2-3. Defendant's other two contentions do not merit detailed discussion.

Employing the analysis recommended in State v. Jones, 271 N.W.2d 534, 538 (Minn.1978), we conclude that the trial court did not clearly abuse its discretion in permitting the impeachment, and accordingly we must sustain the trial court's ruling. See State v. Brouillette, 286 N.W.2d 702, 707-8 (Minn.1979).

Defendant's contention that the trial court prejudicially erred in denying a requested modification of the standard Minnesota jury instructions, CRIMJIG, on the definition and elements of aggravated robbery is not borne out by our examination of the record. We are satisfied that the jury, after listening to the arguments and the instructions in question, fully understood what were the elements of aggravated robbery.

Affirmed.

WAHL, Justice (dissenting).

I must respectfully dissent. Defendants in criminal cases have a statutory and constitutional right to testify in their own behalf. Minn.Stat. § 611.11 (1978); State v. Rosillo, 281 N.W.2d 877 (Minn.1979). In a case such as this, where inconsistencies in the complainant's testimony raised grave doubts as to whether the defendant committed anything other than assault and where even the trial judge expressed the opinion that it was a very close issue as to whether or not this was an aggravated robbery, it was imperative that the jury hear the defendant's version of the incident. The defendant did not take the stand, however, because the court refused to limit the impeachment use of his prior conviction for aggravated robbery, a crime identical to the one for which he was on trial. The potential use of this prior conviction had a chilling effect upon defendant's exercise of his right to testify in his own behalf.

Defendant's apprehension of inherent prejudice is well founded. An empirical study of the jury system at the University of Chicago Law School resulted in a finding that, all other things being equal, the use of prior convictions for impeachment resulted in a 27 percent increase in the conviction rate. Note, Admissibility of Prior Convictions to Impeach a Defendant-Witness, 15 S.D.L.Rev. 161, 162 (1970), citing Kalven & Zeisel, The American Jury 160-61 (1966).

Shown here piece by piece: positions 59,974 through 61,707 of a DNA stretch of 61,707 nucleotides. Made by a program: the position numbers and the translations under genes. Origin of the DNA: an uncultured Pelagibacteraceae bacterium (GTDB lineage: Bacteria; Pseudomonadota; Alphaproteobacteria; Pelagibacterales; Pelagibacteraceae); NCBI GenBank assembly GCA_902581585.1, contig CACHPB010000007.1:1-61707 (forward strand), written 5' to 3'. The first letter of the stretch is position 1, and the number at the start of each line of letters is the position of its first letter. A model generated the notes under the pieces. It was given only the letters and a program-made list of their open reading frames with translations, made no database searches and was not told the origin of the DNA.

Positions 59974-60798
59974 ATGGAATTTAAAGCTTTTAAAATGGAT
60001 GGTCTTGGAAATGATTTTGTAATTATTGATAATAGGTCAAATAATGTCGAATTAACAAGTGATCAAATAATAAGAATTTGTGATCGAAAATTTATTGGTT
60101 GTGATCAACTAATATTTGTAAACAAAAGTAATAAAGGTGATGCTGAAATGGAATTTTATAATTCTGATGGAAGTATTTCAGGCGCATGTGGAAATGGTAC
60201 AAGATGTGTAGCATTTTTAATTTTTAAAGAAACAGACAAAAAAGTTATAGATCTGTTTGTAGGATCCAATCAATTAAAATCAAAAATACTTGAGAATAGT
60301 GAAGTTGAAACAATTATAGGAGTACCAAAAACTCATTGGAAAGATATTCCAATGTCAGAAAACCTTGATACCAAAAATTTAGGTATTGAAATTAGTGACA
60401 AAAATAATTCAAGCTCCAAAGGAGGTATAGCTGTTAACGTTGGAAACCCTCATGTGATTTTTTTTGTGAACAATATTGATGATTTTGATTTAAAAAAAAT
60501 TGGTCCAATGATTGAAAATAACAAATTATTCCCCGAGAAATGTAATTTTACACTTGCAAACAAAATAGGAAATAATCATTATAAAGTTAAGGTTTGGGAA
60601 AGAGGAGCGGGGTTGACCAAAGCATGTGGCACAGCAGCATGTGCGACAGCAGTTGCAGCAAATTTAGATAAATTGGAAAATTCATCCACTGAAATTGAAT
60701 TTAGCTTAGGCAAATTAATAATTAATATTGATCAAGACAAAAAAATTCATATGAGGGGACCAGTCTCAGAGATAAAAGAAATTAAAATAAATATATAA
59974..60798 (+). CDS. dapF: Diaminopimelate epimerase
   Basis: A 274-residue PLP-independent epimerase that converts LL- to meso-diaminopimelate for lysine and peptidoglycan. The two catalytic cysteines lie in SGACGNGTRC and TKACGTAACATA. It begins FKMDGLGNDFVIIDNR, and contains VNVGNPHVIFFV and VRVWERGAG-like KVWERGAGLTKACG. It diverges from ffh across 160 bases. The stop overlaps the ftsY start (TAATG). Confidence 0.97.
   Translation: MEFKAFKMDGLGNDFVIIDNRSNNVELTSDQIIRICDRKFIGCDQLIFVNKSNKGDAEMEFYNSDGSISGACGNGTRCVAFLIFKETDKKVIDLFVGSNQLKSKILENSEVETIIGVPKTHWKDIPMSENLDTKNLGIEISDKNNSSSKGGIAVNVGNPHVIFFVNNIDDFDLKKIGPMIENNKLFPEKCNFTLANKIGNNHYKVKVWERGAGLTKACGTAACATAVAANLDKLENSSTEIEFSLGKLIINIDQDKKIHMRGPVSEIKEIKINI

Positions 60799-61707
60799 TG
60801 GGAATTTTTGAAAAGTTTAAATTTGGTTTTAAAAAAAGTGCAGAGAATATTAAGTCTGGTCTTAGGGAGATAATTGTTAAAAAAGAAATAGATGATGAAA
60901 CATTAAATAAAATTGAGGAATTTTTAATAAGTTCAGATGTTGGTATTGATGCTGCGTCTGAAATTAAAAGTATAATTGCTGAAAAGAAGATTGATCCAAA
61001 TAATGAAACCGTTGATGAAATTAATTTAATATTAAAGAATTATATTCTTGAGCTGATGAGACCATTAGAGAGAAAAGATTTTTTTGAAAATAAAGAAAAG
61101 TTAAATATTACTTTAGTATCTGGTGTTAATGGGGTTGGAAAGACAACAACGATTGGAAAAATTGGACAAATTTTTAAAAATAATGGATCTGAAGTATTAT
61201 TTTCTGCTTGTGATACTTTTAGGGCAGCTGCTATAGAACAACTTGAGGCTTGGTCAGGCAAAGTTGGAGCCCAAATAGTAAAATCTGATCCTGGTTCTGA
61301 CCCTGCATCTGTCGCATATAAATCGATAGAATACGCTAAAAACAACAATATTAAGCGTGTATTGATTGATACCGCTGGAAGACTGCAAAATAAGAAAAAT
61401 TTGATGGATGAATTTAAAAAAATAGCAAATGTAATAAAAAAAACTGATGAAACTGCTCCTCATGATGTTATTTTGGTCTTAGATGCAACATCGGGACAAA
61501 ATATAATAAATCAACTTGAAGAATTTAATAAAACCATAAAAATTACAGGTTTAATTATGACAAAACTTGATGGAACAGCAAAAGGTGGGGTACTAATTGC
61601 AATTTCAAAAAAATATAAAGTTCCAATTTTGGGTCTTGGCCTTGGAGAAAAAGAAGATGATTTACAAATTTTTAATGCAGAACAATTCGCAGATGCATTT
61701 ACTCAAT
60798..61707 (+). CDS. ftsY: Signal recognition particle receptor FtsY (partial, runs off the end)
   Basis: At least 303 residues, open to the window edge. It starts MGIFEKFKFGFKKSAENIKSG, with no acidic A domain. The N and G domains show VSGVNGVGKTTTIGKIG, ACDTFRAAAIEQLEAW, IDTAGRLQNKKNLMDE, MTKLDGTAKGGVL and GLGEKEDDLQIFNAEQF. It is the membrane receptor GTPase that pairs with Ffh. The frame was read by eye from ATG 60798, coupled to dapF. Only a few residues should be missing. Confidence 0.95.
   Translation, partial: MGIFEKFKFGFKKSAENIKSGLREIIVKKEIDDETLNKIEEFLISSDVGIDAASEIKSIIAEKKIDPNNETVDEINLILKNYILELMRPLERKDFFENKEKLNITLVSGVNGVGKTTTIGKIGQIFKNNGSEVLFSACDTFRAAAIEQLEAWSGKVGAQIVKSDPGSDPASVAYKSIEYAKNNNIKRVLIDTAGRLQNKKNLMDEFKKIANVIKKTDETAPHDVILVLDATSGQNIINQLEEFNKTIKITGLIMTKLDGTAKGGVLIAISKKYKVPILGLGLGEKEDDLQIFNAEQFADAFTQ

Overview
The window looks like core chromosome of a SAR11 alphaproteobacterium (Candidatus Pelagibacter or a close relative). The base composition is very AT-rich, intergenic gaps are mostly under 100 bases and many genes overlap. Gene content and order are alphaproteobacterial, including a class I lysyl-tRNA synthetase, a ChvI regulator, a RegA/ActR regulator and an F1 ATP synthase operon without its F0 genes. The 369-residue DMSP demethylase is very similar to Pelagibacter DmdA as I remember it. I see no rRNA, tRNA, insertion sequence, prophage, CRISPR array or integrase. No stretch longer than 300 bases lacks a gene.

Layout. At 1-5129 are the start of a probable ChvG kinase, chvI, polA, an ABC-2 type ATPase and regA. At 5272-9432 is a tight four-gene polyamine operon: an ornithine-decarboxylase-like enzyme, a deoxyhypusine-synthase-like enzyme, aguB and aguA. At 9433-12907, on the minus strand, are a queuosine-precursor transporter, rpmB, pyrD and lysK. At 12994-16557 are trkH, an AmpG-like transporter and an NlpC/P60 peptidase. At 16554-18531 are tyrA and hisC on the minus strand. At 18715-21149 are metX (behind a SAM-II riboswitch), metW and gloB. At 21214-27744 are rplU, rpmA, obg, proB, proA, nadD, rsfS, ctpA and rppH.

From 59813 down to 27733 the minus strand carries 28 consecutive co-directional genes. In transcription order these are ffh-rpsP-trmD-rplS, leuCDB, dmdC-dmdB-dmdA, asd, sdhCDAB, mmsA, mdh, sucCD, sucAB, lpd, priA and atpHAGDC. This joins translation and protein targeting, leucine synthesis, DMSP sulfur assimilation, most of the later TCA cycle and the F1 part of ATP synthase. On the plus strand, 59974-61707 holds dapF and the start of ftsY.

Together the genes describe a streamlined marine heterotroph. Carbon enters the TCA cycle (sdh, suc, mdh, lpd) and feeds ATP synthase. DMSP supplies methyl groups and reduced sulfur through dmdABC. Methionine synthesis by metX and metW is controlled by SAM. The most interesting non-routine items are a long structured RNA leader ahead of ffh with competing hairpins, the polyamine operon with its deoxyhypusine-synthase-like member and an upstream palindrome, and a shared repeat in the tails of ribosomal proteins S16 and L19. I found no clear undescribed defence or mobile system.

Defendant's prior aggravated robbery conviction is not a crime involving untruthful conduct so as to be automatically admissible under Minn.R.Evid. 609(a)(2). It is admissible into evidence, if at all, under Minn.R.Evid. 609(a)(1) only if the trial court properly determines that its probative value outweighs its prejudicial effect. That determination must be guided by factors set *654 out by this court in State v. Jones, 271 N.W.2d 534, 538 (Minn.1978): the impeachment value of the prior crime; the date of the conviction and the defendant's subsequent history; the similarity of the past crime with the charged crime; the importance of the defendant's testimony; and the centrality of the credibility issue. Applying these factors, I conclude that the impeachment value of this five-year-old conviction for an identical crime was minimal, the need for defendant's testimony critical.

The trial court erred in ruling that the probative value of the prior conviction for aggravated robbery outweighed its prejudicial effect. I would reverse the conviction and grant a new trial.

OTIS, Justice (dissenting).

I join in the dissent of Justice Wahl.